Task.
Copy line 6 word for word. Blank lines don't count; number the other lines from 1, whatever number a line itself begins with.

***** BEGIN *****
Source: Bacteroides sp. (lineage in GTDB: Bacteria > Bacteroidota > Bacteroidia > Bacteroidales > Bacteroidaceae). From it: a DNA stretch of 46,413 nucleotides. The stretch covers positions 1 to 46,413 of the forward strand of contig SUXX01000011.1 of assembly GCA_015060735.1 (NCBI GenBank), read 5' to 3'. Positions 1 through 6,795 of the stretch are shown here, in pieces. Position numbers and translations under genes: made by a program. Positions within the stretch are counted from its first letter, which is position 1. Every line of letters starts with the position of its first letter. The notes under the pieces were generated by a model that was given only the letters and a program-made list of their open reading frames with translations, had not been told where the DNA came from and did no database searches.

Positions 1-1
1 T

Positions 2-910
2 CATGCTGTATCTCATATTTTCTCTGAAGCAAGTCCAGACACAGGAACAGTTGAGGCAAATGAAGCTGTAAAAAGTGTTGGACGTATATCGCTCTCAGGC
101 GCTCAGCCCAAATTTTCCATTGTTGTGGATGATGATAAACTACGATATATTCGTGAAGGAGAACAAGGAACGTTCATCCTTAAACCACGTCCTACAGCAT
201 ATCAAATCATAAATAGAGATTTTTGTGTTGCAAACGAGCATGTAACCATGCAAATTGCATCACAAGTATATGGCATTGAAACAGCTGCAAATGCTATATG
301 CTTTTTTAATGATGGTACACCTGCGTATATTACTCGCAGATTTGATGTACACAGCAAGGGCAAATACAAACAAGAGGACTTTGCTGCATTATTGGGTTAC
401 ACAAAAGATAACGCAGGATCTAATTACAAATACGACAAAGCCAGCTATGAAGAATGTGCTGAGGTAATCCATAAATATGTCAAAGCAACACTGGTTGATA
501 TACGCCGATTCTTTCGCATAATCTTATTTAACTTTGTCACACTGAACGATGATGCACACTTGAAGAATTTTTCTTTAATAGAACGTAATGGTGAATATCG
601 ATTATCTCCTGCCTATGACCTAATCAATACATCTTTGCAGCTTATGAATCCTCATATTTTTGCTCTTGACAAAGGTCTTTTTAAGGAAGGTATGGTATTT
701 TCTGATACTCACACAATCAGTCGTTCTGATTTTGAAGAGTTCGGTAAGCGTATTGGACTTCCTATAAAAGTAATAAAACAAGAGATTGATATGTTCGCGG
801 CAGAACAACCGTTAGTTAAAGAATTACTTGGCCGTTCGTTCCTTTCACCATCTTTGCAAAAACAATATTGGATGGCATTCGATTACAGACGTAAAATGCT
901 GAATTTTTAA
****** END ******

101 GCTCAGCCCAAATTTTCCATTGTTGTGGATGATGATAAACTACGATATATTCGTGAAGGAGAACAAGGAACGTTCATCCTTAAACCACGTCCTACAGCAT